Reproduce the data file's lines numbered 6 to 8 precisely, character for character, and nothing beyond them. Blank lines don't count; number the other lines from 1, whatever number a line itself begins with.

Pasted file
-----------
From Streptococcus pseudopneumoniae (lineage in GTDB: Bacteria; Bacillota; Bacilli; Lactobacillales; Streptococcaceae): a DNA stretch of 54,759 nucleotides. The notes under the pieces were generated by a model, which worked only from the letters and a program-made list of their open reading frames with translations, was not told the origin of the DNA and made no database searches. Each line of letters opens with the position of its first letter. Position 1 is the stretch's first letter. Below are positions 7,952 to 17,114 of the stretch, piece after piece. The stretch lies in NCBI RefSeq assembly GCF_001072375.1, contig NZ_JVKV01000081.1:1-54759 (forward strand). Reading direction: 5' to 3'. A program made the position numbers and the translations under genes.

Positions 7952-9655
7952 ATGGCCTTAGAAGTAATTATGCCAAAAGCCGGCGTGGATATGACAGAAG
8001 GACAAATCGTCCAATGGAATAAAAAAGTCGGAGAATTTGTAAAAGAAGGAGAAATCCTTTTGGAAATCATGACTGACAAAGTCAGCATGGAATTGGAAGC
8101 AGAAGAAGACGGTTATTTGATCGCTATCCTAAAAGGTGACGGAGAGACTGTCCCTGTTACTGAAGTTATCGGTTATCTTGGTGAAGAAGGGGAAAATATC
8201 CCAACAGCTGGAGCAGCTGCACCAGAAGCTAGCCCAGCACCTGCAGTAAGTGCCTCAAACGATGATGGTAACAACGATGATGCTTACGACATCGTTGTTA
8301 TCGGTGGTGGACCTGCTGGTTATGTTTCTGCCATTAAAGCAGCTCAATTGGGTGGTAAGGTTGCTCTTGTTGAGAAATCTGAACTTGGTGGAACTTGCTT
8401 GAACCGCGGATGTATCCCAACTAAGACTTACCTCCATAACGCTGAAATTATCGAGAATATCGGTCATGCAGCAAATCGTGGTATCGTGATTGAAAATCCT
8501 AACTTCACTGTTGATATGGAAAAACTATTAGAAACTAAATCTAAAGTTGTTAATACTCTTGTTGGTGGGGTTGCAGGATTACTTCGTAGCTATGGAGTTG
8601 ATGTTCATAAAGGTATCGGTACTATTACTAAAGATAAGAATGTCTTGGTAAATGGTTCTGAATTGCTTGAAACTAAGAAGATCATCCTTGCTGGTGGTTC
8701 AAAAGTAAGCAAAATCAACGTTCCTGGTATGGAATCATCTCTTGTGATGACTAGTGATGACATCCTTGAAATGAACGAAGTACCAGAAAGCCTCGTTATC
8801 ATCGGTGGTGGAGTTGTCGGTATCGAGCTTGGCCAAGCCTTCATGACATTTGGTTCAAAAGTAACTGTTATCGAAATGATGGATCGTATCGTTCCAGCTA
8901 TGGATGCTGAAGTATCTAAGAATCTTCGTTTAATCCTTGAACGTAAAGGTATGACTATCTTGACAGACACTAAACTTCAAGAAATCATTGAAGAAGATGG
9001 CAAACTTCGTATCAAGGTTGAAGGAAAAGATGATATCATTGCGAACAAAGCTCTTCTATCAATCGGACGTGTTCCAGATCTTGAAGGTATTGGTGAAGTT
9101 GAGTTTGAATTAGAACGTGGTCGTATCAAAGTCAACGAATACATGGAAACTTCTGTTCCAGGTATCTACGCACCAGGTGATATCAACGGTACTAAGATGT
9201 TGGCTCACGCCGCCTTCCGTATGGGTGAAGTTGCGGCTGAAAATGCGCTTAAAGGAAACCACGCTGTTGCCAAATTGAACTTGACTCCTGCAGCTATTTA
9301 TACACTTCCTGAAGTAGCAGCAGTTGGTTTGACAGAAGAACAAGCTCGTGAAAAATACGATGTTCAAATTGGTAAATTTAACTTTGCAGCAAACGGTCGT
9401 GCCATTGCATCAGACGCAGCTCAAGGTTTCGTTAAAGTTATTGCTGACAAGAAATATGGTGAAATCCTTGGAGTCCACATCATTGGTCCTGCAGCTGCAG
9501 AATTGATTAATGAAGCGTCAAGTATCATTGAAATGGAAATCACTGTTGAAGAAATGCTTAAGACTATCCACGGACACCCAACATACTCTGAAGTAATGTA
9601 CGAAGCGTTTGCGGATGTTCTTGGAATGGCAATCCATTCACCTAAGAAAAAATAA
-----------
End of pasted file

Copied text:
8201 CCAACAGCTGGAGCAGCTGCACCAGAAGCTAGCCCAGCACCTGCAGTAAGTGCCTCAAACGATGATGGTAACAACGATGATGCTTACGACATCGTTGTTA
8301 TCGGTGGTGGACCTGCTGGTTATGTTTCTGCCATTAAAGCAGCTCAATTGGGTGGTAAGGTTGCTCTTGTTGAGAAATCTGAACTTGGTGGAACTTGCTT
8401 GAACCGCGGATGTATCCCAACTAAGACTTACCTCCATAACGCTGAAATTATCGAGAATATCGGTCATGCAGCAAATCGTGGTATCGTGATTGAAAATCCT